An End-Of-Summer Reading List
It’s been a busy summer for the Choosing Wisely® campaign, and we’ve compiled some of the top headlines to keep you in the loop. For regular updates, follow #ChoosingWisely on Twitter. To share your own Choosing Wisely stories, send us an email.
- In “To Reduce Unnecessary Care, Choosing Wisely Moves from Awareness to Implementation” on Health Affairs Blog, ABIM Foundation Executive Vice President and COO Daniel Wolfson and Robert Wood Johnson Foundation Senior Officer Susan Mende write about Choosing Wisely’s shift from building awareness to implementation and the hopes for a new group of grantees. “Their work holds great promise, and we look forward to seeing what comes of it.”
- Health Leaders Media’s “Latest Choosing Wisely Grantees to Focus on Patients” documents how two of the new Choosing Wisely grantees—Maine Quality Counts and the Wisconsin Collaborative for Healthcare Quality—plan to reduce unnecessary tests and treatments, including a specific focus on antibiotics. Read more about the work of all new grantees.
- “5 Things Your Baby Should Avoid In The NICU” appeared on NPR’s “Health Shots” and featured the American Academy of Pediatrics – Section on Perinatal Pediatrics’ new Choosing Wisely list of five things clinicians and parents of infants should question. “I think the take-home message isn’t that these are five tests and treatments that appear to have low value, but these represent five of probably many that when used routinely don’t add value to the care of the baby,” said DeWayne Pursley, MD, chief neonatologist at Beth Israel Deaconess Medical Center and senior author on a paper published in Pediatrics in conjunction with the list release.
- In an opinion piece in the Boston Globe entitled “Diagnostic Testing Carries Its Own Health Risks,” John W. Davis, MD, associate professor of urology at the MD Anderson Cancer Center in Houston, Texas, wrote, “With the wealth of treatment options available patients start to feel like guinea pigs, wondering why they’re being subjected to test after test and becoming more anxious with each procedure.” The piece also mentions a study from Academic Emergency Medicine that found that 97 percent of emergency room doctors admitted to ordering imaging scans that weren’t medically necessary.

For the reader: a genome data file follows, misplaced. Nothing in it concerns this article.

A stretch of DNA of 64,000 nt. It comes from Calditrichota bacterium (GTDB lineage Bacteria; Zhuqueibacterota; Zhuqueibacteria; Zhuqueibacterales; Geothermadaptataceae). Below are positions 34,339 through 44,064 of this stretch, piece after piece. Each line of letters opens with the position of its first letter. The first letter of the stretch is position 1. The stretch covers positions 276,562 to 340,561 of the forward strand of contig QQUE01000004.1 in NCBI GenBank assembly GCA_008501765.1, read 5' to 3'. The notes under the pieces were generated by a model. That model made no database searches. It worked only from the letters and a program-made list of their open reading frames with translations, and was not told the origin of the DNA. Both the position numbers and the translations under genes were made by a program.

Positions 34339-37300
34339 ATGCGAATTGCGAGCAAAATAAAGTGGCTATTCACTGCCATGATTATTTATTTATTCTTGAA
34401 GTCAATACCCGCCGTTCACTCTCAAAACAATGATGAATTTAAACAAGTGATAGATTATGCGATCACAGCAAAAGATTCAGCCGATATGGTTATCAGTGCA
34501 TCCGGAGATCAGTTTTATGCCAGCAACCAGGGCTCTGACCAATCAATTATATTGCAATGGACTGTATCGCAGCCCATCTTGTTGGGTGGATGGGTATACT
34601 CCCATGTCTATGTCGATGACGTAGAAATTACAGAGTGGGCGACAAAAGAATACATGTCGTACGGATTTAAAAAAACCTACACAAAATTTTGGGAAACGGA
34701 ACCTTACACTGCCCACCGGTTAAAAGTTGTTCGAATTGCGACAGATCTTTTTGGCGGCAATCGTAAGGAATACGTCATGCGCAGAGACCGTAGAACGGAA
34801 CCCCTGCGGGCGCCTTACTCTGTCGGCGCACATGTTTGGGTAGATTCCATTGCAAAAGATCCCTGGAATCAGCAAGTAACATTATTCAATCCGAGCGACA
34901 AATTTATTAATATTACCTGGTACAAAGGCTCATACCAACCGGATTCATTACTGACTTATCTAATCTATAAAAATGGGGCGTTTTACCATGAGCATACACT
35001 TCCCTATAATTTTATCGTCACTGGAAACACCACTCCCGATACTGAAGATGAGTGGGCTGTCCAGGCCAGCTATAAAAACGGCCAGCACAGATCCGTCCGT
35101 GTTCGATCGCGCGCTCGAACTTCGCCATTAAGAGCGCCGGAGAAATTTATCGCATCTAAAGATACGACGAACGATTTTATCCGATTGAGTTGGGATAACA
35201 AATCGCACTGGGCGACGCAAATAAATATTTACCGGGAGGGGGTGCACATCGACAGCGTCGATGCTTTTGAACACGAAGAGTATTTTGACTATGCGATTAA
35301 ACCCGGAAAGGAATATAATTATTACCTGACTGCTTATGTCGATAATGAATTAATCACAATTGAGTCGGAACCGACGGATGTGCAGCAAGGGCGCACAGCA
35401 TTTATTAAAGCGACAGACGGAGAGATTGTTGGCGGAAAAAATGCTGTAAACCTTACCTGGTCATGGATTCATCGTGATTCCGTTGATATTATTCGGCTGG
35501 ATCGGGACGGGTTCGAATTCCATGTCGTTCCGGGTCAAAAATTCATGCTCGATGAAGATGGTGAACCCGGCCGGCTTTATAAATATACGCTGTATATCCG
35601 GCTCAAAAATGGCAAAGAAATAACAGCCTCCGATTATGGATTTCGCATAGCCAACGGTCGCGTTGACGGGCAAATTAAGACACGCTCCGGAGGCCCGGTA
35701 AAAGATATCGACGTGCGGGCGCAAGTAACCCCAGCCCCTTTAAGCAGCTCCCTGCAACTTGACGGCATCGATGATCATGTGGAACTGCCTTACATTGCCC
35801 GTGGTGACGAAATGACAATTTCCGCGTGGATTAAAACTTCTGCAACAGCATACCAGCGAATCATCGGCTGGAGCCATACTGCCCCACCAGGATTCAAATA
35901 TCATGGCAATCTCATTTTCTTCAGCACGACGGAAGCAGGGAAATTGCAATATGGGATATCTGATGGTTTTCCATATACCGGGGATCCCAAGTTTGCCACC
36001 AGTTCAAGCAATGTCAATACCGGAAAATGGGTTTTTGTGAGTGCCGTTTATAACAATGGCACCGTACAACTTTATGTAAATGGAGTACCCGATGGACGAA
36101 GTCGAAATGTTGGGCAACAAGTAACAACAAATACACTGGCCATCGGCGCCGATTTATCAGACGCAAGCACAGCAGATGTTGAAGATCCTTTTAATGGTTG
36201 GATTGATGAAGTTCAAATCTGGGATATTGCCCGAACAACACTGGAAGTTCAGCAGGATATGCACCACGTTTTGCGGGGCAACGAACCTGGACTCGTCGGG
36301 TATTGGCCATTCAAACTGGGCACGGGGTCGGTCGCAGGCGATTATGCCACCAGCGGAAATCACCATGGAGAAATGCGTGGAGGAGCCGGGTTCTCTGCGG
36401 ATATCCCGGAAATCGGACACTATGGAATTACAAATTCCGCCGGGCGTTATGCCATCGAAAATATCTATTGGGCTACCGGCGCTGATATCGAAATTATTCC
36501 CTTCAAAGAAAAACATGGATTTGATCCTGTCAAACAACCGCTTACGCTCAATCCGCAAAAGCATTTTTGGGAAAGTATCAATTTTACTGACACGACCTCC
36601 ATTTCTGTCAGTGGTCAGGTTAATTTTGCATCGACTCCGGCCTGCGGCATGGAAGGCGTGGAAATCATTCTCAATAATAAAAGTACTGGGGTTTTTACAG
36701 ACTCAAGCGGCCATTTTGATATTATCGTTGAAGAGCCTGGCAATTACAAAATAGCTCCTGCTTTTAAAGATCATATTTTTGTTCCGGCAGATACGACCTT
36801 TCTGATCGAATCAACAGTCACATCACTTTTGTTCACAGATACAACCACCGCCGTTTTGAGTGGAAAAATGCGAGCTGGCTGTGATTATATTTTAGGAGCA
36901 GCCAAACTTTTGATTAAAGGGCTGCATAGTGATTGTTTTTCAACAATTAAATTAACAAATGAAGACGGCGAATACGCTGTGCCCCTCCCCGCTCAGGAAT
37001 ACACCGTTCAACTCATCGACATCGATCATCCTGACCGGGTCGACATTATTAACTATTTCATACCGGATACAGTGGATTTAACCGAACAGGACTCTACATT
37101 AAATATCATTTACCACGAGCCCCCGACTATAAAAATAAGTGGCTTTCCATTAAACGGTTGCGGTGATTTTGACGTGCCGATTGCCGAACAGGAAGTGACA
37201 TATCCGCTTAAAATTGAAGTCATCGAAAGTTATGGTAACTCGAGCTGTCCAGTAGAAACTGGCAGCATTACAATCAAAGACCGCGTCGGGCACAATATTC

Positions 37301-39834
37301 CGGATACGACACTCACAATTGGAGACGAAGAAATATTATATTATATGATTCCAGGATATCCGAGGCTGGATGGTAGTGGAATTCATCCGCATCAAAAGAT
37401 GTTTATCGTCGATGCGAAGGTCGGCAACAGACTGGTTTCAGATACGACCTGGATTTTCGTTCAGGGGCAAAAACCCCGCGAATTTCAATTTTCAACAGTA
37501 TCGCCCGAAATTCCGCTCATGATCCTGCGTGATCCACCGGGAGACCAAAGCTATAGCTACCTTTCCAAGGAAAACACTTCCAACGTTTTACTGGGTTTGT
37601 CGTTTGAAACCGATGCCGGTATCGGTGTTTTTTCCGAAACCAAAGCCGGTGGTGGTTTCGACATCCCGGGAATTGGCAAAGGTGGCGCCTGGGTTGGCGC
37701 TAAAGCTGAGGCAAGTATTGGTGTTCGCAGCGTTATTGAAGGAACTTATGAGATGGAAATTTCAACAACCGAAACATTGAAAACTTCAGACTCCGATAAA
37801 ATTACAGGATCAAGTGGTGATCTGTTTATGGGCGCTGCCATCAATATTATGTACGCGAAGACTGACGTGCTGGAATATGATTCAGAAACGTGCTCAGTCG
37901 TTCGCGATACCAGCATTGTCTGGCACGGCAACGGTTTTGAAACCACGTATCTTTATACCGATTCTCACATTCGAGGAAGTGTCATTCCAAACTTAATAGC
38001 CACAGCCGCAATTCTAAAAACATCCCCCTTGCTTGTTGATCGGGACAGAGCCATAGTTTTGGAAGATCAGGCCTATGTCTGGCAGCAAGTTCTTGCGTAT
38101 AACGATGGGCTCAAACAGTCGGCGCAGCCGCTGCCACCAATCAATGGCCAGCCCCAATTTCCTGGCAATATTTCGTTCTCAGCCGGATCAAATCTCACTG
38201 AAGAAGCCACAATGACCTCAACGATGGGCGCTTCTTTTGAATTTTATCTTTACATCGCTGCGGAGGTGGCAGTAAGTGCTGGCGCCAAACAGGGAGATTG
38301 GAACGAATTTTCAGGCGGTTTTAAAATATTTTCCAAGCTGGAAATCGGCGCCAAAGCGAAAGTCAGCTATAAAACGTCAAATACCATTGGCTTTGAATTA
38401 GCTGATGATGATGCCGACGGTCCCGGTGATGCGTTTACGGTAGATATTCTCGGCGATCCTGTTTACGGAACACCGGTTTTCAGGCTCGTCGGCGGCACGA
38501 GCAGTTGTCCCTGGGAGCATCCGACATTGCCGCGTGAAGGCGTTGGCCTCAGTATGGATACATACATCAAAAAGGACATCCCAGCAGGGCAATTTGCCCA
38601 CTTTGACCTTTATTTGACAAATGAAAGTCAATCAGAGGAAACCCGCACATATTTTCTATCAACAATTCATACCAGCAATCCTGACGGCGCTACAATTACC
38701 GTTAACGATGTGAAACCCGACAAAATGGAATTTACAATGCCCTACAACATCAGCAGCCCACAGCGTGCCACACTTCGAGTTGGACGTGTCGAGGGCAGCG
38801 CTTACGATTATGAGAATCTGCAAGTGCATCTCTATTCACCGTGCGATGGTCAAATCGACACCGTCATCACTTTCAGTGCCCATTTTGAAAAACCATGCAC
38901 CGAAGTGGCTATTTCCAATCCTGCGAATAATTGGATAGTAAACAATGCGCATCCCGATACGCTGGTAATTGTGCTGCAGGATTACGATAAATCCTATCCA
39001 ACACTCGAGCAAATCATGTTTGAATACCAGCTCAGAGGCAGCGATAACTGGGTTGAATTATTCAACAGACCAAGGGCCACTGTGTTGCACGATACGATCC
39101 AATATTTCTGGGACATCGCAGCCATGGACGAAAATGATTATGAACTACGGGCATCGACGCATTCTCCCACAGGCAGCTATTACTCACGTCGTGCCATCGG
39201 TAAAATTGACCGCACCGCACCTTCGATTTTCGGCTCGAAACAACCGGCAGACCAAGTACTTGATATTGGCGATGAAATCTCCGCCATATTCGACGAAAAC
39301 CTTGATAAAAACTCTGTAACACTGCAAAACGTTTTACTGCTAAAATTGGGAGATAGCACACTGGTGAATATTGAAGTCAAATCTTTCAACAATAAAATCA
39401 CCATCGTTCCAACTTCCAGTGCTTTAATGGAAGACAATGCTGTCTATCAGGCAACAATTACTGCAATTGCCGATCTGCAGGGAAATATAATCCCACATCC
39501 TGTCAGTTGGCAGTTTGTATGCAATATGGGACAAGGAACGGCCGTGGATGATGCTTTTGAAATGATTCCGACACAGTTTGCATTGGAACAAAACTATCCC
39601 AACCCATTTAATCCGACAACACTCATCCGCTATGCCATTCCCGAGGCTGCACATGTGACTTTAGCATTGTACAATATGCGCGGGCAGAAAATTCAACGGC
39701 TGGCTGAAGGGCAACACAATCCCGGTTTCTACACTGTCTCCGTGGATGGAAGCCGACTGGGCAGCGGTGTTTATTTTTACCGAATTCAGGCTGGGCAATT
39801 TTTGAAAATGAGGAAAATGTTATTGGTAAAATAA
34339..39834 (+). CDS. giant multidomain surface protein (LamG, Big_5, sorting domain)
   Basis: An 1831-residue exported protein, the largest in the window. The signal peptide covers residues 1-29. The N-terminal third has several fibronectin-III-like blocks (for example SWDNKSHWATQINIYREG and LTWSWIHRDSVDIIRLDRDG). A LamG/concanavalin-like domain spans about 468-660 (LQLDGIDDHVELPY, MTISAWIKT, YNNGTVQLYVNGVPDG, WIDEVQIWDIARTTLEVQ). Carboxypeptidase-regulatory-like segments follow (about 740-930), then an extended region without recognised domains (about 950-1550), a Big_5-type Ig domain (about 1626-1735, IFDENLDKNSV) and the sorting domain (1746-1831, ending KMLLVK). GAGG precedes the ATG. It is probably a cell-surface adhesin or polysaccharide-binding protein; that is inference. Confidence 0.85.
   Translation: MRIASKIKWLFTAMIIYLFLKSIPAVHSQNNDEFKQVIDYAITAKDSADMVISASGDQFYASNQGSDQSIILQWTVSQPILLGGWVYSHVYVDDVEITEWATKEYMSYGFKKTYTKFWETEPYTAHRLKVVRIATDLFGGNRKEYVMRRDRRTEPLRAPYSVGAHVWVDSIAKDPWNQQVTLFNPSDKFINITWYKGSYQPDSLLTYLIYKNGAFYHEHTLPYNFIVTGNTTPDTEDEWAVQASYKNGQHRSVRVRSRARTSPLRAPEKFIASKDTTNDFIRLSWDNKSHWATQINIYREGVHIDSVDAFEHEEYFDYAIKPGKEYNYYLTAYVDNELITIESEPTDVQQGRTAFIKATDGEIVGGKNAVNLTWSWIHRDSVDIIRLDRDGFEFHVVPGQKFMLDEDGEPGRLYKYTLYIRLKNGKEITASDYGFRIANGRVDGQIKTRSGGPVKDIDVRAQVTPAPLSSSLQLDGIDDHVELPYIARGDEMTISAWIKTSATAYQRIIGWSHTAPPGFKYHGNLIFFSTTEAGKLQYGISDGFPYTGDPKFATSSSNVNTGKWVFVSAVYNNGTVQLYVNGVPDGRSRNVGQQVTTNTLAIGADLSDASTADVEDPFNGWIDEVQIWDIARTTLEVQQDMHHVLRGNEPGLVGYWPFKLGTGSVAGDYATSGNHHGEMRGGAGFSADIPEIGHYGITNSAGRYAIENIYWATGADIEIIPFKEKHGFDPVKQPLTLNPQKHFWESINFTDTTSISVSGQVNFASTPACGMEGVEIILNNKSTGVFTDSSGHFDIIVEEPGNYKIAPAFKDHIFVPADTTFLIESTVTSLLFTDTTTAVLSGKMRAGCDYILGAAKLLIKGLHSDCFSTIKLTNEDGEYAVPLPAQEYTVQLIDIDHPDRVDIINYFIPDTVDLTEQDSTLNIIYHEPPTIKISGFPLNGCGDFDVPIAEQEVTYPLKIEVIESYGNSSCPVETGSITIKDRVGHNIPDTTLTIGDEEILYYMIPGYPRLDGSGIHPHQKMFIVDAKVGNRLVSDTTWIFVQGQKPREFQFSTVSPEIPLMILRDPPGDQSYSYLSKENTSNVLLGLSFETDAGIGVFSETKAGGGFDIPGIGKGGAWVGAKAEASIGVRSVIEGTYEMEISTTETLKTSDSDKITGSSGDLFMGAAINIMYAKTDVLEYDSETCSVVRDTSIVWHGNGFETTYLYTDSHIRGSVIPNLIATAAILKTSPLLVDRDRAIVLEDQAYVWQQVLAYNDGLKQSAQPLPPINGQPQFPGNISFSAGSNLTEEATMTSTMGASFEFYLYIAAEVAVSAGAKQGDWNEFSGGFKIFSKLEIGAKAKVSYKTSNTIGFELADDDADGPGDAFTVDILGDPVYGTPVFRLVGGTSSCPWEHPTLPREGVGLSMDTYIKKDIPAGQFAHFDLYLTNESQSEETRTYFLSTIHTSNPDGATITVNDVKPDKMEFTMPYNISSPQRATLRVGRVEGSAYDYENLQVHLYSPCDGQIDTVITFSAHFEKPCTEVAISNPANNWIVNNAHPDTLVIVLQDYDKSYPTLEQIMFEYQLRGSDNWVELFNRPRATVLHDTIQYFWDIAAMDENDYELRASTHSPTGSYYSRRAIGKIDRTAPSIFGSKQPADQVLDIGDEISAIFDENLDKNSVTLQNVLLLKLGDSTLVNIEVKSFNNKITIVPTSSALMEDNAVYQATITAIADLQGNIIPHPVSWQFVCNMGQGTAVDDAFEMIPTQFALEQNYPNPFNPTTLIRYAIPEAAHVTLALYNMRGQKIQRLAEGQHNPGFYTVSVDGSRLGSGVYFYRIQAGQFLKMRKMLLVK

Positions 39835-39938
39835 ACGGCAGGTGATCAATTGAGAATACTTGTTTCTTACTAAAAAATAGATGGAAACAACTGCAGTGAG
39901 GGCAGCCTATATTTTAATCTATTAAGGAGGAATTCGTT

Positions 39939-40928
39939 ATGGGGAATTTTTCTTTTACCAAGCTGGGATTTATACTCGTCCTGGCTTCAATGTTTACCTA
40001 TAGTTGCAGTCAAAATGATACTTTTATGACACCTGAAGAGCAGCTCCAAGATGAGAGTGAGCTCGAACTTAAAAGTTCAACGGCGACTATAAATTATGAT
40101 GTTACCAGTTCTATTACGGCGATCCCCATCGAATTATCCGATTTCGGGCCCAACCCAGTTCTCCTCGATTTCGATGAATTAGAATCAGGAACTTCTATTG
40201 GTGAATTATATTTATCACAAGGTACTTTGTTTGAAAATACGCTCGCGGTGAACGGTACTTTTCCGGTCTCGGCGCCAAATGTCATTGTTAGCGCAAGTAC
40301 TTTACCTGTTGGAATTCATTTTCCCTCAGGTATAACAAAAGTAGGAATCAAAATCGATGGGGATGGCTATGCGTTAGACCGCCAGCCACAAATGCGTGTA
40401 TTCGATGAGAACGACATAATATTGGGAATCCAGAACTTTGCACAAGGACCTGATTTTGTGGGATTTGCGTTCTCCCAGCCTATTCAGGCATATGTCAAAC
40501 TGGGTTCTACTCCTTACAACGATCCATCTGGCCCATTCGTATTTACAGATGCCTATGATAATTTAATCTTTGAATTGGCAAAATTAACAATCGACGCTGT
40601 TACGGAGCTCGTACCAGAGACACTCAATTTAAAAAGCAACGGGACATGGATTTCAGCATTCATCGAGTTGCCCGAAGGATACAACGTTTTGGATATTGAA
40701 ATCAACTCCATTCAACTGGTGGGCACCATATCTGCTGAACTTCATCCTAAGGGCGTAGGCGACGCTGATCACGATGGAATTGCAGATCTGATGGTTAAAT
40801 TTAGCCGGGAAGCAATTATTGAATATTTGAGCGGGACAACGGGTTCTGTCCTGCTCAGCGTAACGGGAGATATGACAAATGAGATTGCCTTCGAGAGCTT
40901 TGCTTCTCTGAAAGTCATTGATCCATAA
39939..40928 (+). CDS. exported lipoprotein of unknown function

- “Building Protocols into EHRs Can Help Cut Wasteful Care” in Modern Healthcare documents how the University of Pittsburgh Medical Center built alerts into its EHR based on Choosing Wisely recommendations about when spine imaging might not be necessary. The article addresses some challenges health systems face as more are trying to track overuse and shift behaviors.
- The Hospitalist’s “Hospitalist-Led Quality Improvement Projects to Replicate in Your Hospital” highlights Choosing Wisely interventions at five hospitals around the country, focusing on projects that can be reproduced by others. An accompanying short piece, “How to Initiate a Choosing Wisely Project in Your Hospital,” presents some tips and best practices.
- “Cardiac Critical Care: Limiting Unnecessary Treatment,” (login required) a six-minute Mayo Clinic commentary from TheHeart.org for Medscape, features Sunil V. Mankad, MD, interviewing Gregory W. Barsness, MD, director of the Mayo Clinic cardiac intensive care unit, about how awareness around Choosing Wisely is growing.